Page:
My Birth Control Journey/Paraguard {Product review}

**I am definitely not a medical professional. This article is based on my personal experience. As always, please talk to your doctor before making any medical decisions for yourself**

“The best way to reduce the risk of unintended pregnancy among women who are sexually active is to use effective birth control correctly and consistently……..”

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BK#1 was conceived with combined oral contraceptive. That “typical failure rate of 9%”, yeah that is me. I took my pill daily, and had alarm set on my phone so even if I was busy, I couldn’t forget. She is a blessing, we adore her, and in no way is she an “oops”, “accident” or many other things I have heard. The pill simply didn’t work for me.

After she was born I went on a progestin only pill (because I was nursing BK#1) AND we used condoms!

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8 months later I found out I was pregnant with BK#2!! >>> Insert chaos here<<<<

Okay CDC I got you…I am the 9% and apparently in the 18% also?!?!

Our babies are our WORLD and we wouldn’t have it any other way!! Birth control, in general, just infuriates me and scares me. Why spend all this money, if planning your life for your children doesn’t work! God obviously wanted these babies, and they better become lawyers or the president or something.

For those who have a very hard time TTC, or can’t I am truly sorry. This post is not to make you feel bad, but to make woman aware of the stats, and the reality of birth control failure.

After BK#2 was born we made the decision that I would get an IUD. We were not ready to get anything permanent, and make the decision to be done having babies, but SOMETHING had to be done! My body is still recovering 6 months later. A pregnancy a year is not easy on the body, at all. Doctors say it takes a woman’s body 18 months to completely heal…..well BK#1 and BK#2 are only 17 months apart. So, even though I was scared of getting an IUD because of the risk factors, I chose to get one for my health, and sanity!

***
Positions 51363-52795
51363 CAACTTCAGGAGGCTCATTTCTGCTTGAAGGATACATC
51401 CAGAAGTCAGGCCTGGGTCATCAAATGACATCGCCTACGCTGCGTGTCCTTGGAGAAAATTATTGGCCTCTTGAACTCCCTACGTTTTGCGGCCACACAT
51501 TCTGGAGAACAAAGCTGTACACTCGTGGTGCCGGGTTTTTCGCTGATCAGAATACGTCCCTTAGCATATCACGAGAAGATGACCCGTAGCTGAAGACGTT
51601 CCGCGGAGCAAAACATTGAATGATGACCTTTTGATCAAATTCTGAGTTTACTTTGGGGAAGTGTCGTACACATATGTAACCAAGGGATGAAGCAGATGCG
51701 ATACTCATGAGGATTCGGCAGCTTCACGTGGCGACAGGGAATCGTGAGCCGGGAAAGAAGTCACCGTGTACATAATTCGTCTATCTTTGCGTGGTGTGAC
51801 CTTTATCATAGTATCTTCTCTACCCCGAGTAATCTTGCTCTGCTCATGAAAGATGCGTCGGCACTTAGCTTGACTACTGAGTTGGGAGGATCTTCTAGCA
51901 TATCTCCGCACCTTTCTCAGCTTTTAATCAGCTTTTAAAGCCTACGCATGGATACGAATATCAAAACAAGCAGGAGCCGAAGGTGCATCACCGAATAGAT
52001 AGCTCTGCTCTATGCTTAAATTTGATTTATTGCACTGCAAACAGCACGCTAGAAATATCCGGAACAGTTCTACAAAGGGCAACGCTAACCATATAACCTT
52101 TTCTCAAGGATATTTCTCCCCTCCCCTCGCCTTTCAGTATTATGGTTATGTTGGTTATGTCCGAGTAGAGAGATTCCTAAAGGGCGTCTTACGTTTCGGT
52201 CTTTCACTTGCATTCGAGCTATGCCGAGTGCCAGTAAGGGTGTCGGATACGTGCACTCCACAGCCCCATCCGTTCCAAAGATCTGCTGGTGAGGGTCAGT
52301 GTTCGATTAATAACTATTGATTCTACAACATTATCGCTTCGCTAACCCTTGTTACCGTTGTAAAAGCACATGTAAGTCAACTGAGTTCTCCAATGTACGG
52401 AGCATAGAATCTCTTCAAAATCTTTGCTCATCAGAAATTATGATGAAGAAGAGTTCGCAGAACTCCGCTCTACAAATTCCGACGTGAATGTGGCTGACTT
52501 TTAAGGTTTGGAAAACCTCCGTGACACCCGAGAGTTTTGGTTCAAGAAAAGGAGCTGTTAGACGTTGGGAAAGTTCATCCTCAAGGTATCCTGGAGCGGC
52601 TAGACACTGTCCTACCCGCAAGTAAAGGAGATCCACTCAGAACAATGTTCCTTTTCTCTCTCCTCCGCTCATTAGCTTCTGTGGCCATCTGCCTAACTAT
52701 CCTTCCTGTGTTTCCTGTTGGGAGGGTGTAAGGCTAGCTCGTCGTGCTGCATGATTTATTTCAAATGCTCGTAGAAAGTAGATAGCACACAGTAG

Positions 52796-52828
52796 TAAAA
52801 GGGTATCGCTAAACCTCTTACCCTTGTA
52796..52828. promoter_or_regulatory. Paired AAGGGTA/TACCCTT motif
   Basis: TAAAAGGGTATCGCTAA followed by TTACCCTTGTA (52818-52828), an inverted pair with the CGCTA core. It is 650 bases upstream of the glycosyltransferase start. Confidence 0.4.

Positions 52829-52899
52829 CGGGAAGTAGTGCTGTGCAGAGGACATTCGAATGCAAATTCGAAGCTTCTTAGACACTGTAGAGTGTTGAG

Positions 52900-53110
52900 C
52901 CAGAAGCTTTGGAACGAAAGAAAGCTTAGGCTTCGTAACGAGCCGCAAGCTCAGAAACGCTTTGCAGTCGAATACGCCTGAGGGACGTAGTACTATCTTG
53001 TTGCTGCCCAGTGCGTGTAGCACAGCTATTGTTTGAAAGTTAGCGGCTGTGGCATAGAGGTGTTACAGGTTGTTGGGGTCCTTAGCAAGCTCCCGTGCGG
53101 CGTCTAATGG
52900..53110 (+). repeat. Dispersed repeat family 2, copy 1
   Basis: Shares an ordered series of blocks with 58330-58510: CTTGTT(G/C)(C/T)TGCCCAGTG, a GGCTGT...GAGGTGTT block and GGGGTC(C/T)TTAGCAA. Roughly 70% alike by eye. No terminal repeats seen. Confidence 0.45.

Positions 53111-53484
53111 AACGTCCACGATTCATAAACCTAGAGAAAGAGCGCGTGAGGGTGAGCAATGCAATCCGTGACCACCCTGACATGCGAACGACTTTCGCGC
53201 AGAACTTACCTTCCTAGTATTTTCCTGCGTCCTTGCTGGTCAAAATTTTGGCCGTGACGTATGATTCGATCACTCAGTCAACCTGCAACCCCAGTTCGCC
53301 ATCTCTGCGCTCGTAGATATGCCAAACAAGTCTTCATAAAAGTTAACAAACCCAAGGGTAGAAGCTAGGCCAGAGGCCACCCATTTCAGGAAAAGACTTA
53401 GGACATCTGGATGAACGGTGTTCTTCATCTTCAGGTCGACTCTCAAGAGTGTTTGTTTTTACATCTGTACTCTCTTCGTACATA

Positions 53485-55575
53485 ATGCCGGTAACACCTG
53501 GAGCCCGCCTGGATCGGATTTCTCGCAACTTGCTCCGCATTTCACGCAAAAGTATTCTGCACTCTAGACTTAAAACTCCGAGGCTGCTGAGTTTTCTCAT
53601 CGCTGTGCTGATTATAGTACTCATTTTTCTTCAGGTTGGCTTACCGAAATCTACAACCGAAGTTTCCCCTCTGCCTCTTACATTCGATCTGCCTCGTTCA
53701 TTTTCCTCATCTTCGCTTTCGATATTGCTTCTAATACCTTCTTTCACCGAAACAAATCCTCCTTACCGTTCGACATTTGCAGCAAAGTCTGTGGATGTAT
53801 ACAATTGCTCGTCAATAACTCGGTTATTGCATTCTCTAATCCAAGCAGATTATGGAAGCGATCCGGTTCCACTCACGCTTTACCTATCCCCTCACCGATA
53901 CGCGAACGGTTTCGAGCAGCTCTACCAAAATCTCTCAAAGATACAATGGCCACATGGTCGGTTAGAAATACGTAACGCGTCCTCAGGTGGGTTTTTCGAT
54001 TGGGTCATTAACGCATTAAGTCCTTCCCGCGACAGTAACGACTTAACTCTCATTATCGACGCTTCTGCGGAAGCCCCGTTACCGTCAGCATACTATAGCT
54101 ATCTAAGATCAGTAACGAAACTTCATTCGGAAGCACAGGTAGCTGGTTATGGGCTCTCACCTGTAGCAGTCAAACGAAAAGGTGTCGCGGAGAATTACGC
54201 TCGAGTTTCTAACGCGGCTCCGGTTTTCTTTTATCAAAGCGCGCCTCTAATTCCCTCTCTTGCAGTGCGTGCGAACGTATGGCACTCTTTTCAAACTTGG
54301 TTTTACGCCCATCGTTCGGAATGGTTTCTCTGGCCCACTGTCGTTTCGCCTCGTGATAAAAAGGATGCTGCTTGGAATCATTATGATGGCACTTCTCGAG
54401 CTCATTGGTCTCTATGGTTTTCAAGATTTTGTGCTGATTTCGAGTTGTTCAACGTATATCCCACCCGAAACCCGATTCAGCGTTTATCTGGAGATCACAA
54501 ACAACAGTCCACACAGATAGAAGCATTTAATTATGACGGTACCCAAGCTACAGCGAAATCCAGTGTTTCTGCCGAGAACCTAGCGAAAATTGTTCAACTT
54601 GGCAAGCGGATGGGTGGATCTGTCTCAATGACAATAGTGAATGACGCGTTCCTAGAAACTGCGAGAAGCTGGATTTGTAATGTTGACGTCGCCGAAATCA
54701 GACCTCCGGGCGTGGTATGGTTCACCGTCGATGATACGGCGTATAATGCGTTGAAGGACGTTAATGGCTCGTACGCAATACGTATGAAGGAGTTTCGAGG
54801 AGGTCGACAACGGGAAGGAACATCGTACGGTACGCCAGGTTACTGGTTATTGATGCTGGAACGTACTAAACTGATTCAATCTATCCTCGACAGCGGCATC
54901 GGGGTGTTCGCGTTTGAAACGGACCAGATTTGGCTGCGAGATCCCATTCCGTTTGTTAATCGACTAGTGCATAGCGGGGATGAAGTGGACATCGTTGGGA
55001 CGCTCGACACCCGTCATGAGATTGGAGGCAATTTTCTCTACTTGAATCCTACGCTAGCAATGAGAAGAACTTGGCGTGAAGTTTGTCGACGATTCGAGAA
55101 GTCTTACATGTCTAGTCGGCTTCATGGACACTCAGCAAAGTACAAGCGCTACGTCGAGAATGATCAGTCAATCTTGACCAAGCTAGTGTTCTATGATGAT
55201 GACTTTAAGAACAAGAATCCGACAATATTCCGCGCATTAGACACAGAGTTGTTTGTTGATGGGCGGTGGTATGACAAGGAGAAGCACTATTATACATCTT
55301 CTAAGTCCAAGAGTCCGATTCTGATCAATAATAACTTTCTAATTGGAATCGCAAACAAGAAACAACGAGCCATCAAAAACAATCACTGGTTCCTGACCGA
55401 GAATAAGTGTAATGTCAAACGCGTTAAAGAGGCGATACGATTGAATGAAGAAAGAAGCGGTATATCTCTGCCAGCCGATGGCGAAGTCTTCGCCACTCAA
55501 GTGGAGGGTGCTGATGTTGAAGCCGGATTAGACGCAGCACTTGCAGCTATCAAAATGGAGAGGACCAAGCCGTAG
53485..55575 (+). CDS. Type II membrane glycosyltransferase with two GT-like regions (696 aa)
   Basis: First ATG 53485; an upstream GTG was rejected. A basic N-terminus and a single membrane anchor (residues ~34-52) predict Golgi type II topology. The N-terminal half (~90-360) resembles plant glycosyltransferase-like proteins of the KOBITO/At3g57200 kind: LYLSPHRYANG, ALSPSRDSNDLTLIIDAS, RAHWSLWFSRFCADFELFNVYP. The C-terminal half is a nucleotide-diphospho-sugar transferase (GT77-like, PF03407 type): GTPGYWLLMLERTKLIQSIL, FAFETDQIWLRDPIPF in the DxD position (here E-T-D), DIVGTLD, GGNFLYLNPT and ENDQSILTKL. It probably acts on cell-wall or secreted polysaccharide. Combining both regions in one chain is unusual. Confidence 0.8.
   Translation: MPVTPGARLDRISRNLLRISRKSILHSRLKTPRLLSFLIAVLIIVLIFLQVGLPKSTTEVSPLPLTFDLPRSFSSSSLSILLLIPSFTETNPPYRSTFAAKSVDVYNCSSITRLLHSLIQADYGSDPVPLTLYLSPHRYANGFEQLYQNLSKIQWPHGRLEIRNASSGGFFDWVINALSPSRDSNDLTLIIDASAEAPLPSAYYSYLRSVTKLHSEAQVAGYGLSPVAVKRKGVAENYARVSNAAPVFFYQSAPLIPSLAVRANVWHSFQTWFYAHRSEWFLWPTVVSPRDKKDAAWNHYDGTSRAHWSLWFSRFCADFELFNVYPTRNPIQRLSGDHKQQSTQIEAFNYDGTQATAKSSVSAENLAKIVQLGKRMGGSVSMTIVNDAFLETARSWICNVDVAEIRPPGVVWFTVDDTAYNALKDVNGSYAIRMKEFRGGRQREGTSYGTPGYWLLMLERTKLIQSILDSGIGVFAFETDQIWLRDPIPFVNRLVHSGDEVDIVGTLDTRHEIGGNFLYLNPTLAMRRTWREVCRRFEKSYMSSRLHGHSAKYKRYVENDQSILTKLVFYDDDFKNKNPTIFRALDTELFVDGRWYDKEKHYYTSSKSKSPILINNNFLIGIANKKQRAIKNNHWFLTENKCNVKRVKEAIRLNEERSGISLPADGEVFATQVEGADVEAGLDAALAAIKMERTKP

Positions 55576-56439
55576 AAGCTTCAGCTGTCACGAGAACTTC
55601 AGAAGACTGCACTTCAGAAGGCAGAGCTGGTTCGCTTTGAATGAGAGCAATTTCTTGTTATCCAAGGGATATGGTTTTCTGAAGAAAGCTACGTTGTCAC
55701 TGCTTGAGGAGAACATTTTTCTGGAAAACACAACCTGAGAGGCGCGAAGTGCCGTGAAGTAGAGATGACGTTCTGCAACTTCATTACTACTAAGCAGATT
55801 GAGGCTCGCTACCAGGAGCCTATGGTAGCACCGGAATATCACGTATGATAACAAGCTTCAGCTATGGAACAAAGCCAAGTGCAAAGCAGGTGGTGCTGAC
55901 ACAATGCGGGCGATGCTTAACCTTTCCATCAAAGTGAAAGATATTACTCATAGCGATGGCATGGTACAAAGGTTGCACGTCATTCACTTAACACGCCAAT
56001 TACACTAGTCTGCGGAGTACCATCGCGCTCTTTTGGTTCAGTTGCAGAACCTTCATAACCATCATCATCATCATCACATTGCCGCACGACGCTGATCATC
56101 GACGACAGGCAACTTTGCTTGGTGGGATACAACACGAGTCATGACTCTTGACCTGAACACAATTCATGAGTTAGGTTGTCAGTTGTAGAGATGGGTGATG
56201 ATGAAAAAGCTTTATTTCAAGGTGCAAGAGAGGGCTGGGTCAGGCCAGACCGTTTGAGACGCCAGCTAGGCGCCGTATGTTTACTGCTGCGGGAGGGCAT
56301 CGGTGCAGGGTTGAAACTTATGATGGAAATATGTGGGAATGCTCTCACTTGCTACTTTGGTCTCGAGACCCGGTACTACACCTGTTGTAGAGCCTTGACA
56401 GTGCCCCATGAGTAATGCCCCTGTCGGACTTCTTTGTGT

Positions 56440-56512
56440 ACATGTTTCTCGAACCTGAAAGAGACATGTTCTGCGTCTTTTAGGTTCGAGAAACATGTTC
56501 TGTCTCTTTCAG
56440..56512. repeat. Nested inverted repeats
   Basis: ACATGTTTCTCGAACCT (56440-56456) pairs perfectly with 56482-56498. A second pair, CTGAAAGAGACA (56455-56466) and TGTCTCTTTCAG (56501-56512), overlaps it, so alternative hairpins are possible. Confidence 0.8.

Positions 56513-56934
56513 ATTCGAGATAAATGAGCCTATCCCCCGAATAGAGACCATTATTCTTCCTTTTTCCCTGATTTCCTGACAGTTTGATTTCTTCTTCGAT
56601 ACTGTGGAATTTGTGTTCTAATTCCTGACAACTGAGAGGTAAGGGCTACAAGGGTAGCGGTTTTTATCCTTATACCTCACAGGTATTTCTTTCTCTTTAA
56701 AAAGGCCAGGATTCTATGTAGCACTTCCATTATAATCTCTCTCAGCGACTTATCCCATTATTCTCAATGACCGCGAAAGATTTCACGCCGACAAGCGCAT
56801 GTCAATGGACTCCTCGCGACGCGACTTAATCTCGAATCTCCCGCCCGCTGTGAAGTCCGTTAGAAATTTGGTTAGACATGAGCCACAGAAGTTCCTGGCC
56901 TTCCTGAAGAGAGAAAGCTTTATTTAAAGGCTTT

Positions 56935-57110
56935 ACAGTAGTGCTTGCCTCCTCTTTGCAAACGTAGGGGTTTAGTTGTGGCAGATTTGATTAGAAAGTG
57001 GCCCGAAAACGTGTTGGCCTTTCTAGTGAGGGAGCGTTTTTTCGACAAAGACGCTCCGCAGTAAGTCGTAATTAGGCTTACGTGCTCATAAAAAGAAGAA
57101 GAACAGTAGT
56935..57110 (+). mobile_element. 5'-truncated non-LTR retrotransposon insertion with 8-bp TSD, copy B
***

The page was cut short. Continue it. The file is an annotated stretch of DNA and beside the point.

After months of talking with my  DH, doctor,  and midwife, we decided that I would get a Paragard.BurritoBuzz Paragard2

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Pros: Its more than 99% effective! I like those odds a little better. The string is a cotton string unlike most IUD’s. It is still stiff at first, but it does soften up after a few weeks. Even though it caused a little discomfort at first with my husband, after a week or so it was fine! It lasts for 10 years.  No more alarms going off to take my pill, no more counting days and checking the calendar to see if I missed a day, or if the pack is right, and no more taking pills!!!! YES PLEASE.

There are no hormones, because it is a copper device. >>> No weight gain, mood swings, etc. that come along with a hormone based birth control.

I have had no spotting, or periods since the initial spotting after insertion. I don’t know if that is due to still breastfeeding, or the IUD.

I had no “adjustment time”. No cramping or pain later. BUrritoBuzz Paragard.png

6 months after being pregnant, and I’m not pregnant!!!!!!